But things got more heated again when we began to discuss next steps. BC Hydro made an eloquent plea for the Site C dam on the Peace River, which would add an additional 4600 GWh/yr. The delegate from the First Nations Summit raised concerns about Site C in light of BC Hydro’s history with First Nations, and the representatives from the BC government worked hard to convince the First Nations group that the project would be pursued in the spirit of the province’s New Relationship through some form of shared management. The representative from IPPBC was strongly opposed, arguing that the project was uneconomical compared to independent power projects. IPPBC put forward a proposal to include 3000 GWh/yr of IPP power, as in BC Hydro’s Clean Power Call. Before other delegates even got a chance to consider the proposal, the representative from Save our Rivers Society jumped in to oppose IPPBC’s proposal, arguing that it was wrong to be damming BC’s rivers for private profit. We got stuck in finding the next increment, with IPPBC strongly opposing Site C unless the Clean Power Call was included as well, and Save our Rivers Society strongly opposing the 3000 GWh/yr call for private power.

With time running out, however, the Save our Rivers Society offered a concession. Stressing the need to keep as much of BC’s electricity supply in public hands as possible, he expressed a willingness to allow the IPPBC proposal to go forward as long as Site C was also built by BC Hydro. Everyone agreed. The gap was closed, with virtually enough to spare to phase out the natural gas fired Burrard Thermal unit (3200 GWh/yr), and make BC’s electricity production virtually carbon-free. The final numbers are represented in the table below.










Demand Forecast




High-Range Demand Forecast




Existing and Committed Supply




Less: Projected Demand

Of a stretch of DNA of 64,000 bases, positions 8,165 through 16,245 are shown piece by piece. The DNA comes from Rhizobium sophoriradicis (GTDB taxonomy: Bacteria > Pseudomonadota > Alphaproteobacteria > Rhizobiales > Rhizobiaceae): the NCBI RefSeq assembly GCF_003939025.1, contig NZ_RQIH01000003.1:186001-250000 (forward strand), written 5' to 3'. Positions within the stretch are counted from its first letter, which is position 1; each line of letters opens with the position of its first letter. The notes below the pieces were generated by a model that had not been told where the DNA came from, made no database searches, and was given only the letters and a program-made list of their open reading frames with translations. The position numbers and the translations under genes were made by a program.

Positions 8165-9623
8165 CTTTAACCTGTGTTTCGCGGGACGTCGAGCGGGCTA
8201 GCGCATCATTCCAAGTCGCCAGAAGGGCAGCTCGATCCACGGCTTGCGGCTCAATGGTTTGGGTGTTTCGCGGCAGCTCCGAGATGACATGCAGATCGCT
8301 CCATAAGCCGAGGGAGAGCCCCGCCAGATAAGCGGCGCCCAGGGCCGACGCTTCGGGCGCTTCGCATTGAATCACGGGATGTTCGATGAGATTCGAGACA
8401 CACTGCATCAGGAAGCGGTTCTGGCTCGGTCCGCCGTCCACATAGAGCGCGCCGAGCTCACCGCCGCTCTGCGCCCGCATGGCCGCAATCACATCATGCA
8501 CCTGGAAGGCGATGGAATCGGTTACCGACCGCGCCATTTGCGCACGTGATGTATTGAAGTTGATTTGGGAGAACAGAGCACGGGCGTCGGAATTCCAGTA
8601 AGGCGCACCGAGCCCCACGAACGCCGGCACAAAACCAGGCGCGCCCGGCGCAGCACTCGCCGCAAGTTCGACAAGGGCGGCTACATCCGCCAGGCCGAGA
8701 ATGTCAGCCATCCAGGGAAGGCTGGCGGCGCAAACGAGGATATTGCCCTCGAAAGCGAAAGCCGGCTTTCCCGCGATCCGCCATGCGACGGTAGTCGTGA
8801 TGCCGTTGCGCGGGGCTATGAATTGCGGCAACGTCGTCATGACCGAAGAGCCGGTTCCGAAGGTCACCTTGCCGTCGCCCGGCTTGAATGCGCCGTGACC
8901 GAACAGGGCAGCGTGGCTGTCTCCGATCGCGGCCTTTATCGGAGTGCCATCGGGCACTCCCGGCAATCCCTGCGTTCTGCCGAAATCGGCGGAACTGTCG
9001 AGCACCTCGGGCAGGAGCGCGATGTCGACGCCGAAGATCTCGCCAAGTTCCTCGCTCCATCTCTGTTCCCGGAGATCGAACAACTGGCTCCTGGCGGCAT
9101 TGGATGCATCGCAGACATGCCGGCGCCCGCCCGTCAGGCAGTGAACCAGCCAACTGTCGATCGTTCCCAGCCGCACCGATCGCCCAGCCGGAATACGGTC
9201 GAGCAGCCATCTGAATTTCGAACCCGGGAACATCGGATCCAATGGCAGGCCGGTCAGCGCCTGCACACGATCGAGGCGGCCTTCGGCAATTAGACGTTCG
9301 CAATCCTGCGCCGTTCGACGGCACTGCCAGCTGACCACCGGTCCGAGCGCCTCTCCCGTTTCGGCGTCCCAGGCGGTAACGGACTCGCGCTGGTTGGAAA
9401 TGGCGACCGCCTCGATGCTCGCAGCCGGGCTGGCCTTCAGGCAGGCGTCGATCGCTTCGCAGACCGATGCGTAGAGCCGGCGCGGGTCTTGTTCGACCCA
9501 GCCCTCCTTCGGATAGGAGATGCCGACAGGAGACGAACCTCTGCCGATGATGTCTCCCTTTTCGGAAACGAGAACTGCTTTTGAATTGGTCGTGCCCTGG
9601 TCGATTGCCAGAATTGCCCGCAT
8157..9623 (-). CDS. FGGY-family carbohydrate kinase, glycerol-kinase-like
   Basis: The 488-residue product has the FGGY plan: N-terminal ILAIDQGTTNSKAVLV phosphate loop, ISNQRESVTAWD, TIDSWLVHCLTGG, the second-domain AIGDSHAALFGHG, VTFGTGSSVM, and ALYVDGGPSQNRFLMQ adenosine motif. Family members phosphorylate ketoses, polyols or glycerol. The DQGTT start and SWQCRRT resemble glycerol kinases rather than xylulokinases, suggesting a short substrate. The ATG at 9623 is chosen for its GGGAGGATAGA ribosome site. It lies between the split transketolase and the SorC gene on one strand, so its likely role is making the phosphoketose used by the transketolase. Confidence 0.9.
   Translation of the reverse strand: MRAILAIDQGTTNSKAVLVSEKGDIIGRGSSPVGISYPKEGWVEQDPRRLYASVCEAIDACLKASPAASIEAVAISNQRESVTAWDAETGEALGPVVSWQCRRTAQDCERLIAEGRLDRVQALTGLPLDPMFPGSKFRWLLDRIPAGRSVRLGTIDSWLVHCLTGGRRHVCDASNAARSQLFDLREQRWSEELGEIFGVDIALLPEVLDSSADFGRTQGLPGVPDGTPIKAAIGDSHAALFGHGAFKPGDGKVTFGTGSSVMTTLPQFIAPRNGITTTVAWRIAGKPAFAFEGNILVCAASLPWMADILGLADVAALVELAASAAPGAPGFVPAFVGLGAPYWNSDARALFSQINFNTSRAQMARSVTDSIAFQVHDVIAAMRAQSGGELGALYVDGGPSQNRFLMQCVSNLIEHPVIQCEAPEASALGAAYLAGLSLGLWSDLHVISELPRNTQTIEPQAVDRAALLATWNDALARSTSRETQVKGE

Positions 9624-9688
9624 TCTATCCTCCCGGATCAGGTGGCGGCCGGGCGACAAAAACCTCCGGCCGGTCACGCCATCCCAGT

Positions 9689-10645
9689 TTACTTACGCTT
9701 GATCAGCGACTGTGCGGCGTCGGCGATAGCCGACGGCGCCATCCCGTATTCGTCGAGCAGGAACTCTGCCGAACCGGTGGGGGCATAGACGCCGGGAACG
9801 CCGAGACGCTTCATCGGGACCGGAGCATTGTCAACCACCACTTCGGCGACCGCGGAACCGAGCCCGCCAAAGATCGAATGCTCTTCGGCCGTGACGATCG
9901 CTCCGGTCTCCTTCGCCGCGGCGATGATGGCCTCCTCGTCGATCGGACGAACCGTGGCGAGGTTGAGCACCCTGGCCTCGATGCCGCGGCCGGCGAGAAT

Projected Gap








Planned Demand Side Management (DSM)




Solar Water Heating Program




Total DSM








Projected Gap after DSM








New Supply




     Canadian Entitlement to Columbia River Power




     Large industrial producers (Alcan & Teck Cominco)




     IPPs – Clean Power Call




     Site C




     Resource Smart (Mica 5, 6, Revelstoke 6)




Total New Supply








Gap After DSM & New Supply








After the formal meeting adjourned, there was a lot of discussion about whether the concession by Save our Rivers Society could happen in real life, or whether it was just an effort by a thirsty student to allow the group to come to an agreement. Most felt it was unrealistic; that there was little evidence of willingness to compromise in the group’s current positions and rhetoric. A minority felt it was not necessarily unrealistic. While more rivers would be put at risk, the solution of repatriating the Canadian Entitlement and pursuing a new government project at Site C allowed the group’s interests in maximizing public control over electrical power to be satisfied in part.

While this class exercise is obviously a terribly simplified version of reality, it did leave me somewhat more optimistic about the province’s ability to address the looming electricity supply gap. It also strengthened my view that BC Hydro and the BC government should find better ways to involve stakeholders and the public in a deliberative process on solutions to addressing BC’s electricity needs. While some of these questions are addressed in BC Utility Commission proceedings, the overly formal, quasi-judicial nature of those proceedings is not conducive to building public understanding and legitimacy about electricity supply choices and consequences.

This exercise, and the one earlier this week on oil sands, also greatly strengthened my impression of the creativity of university students and the value of these sorts of simulations in teaching public policy.